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# Circle Diagrams - Transmission line

Transmission line problems often involve manipulations with complex numbers, making the time and effort required for a solution several times greater than that needed for a similar sequence of operations on real numbers.

CIRCLE DIAGRAMS

Transmission line problems often involve manipulations with complex numbers, making the time and effort required for a solution several times greater than that needed for a similar sequence of operations on real numbers. One means of reducing the labor without seriously affecting the accuracy is by using transmission-line charts. Probably the most widely used one is the Smith chart. Basically, this diagram shows curves of constant resistance and constant reactance; these may represent either an input impedance or a load impedance. The latter, of course, is the input impedance of a zero-length line. An indication of location along the line is also provided, usually in terms of the fraction of a wavelength from a voltage maximum or minimum. Although they are not specifically shown on the chart, the standing-wave ratio and the magnitude and angle of the reflection coefficient are very quickly determined. As a matter of fact, the diagram is constructed within a circle of unit radius, using polar coor- dinates, The basic relationshipupon which the chart is constructed is The impedances which we plot on the chart will be normalized with respect to the characteristic impedance. Let us identify the normalized load impedance as zL  Study Material, Lecturing Notes, Assignment, Reference, Wiki description explanation, brief detail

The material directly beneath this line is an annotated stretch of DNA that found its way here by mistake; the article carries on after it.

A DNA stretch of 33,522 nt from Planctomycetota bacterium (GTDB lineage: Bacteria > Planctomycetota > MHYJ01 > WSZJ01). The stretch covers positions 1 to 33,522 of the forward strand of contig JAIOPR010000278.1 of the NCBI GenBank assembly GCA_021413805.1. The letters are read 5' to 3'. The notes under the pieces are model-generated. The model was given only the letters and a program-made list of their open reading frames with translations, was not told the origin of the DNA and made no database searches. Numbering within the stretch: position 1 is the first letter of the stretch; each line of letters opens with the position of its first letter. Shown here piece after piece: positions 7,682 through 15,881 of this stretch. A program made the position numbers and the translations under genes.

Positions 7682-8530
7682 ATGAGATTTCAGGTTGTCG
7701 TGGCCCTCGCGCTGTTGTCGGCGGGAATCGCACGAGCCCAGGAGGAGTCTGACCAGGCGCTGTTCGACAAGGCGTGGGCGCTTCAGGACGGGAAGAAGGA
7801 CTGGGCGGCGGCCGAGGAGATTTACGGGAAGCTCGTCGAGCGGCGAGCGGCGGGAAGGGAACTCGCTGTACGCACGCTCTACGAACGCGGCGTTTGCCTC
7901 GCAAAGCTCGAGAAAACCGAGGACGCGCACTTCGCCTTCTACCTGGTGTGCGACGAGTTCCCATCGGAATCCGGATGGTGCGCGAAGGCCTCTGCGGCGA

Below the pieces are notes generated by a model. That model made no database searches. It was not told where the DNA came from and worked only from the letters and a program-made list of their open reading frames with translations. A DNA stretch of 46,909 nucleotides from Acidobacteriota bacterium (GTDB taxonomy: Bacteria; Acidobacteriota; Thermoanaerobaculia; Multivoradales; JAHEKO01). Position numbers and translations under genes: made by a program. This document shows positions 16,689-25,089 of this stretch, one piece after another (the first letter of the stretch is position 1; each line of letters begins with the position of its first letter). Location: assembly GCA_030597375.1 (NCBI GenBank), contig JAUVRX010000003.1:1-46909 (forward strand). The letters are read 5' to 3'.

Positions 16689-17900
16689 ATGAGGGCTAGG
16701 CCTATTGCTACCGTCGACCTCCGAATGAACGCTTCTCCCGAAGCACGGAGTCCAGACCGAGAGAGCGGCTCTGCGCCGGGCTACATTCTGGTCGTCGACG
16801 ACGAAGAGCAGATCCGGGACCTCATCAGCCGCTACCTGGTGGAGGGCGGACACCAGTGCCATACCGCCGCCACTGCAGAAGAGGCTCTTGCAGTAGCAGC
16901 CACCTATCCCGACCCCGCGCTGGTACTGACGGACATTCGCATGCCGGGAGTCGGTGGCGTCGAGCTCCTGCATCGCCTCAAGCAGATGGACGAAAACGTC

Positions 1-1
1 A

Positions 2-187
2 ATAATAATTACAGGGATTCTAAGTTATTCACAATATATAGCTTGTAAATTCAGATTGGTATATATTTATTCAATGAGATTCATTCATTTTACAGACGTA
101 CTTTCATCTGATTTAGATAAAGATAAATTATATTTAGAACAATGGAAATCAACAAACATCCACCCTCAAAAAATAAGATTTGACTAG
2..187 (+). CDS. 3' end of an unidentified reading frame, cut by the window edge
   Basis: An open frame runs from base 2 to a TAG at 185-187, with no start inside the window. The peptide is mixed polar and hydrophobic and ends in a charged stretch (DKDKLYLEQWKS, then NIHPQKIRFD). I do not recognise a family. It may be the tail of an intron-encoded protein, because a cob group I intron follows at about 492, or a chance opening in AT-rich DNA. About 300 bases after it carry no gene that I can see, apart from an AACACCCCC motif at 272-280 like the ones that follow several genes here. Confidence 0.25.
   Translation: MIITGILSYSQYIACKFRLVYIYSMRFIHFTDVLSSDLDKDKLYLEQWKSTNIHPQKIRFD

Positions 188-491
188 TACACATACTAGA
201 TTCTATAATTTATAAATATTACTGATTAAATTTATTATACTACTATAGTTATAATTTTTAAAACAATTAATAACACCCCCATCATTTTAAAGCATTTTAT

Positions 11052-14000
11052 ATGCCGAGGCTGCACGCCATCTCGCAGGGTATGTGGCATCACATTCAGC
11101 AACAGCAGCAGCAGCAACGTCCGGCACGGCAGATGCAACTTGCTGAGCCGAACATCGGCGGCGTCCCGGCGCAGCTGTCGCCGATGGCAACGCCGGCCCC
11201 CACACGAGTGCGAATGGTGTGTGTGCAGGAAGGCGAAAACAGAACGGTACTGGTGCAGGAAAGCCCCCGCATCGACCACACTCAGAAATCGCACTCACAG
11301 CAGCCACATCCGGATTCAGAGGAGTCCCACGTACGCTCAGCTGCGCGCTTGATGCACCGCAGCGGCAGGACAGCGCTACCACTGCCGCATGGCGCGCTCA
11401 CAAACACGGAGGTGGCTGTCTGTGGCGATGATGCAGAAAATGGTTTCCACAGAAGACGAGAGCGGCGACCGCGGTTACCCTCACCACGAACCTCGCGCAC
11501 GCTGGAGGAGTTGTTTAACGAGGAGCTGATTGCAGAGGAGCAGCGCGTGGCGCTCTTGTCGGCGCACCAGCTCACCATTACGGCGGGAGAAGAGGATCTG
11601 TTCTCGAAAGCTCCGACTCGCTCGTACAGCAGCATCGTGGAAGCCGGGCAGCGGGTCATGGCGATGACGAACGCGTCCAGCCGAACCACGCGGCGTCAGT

Transmission and Distribution : Modelling and Performance of Transmission Lines : Circle Diagrams - Transmission line |